Merlin falcon flies into Seattle Starbucks

It's speculated the Merlin was probably hunting at the time, and maybe missed the prey and just kept going.

A recent Starbucks run took an exciting turn for an Edmonds man.

Liam Fitzgerald was sitting at a table inside the Starbucks at the Greenwood QFC. He was finishing up his work and sipping a cup of tea when a large bird flew by and landed on a nearby ledge.

"It was about a foot from my face. The talons and the beak were huge. I was scared for sure," he laughed.

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Fitzgerald couldn't resist taking out his phone and snapping a photo of the majestic bird.

He sent it to KING 5 News. Viewers had fun posting photo captions on Facebook.

I'll have a Grande Field Mouse Caramel Machiatto. - one said.

How Seattle can we make a photo? Cold day...check, Starbucks...check, Random Hawk flying into Starbucks out of nowhere...check!

Researcher Kim McCormick just happened to be scrolling through her Facebook feed that day, and the photo made her do a double take. She immediately recognized the bands that the bird had on its legs.

"I knew that she was part of a research study that we're doing on Merlins," McCormick said.

McCormick is a bird watcher who became interested in Merlins around 2005 when she started noticing them around her northeast Seattle neighborhood. In 2008, she found a nest not too far from her house.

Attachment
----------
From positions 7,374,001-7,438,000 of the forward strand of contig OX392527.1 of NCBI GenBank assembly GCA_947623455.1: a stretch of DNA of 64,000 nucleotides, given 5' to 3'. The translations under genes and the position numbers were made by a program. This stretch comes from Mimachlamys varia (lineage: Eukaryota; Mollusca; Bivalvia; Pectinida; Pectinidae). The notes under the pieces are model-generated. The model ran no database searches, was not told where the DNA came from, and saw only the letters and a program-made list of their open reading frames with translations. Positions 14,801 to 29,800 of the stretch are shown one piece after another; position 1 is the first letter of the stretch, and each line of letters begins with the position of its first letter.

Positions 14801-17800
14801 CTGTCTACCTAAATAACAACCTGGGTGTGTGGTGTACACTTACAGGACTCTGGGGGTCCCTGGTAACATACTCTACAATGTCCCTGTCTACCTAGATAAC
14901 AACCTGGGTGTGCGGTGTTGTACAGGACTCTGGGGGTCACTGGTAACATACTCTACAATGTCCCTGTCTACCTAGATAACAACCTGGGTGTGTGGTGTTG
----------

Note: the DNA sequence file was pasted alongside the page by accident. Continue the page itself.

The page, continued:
"It ended up being the first known nests for that particular subspecies of bird," McCormick said.

In 2013, she hooked up with a research partner and began doing a formal study on Merlins.

"They didn't use to nest in cities. That really only started happening in the early 2000's up north - like around Bellingham. And they seemed to have worked their way south," said McCormick.

She and her partner track about 12 to 20 nests in the greater Seattle area. They know about nests as far south as Federal Way.

McCormick says she likes compiling the data because there isn't much known or published about this particular subspecies of Merlin that nest in the Pacific Northwest.

"It's kind of fun to try and figure out how they're adapting to living in an urban environment. Visiting Starbucks is a little unusual, but they nest in people's backyards and use houses and other structures as part of their day to day lives."

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McCormick thinks the Merlin that ended up in the Starbucks was probably hunting at the time, and maybe missed the prey and just kept going.

As for the Merlin, Fitzgerald says another customer picked it up and got it outside, where it flew off toward Ballard.

Click here if you've had a Merlin sighting, or would like to learn more about the research study.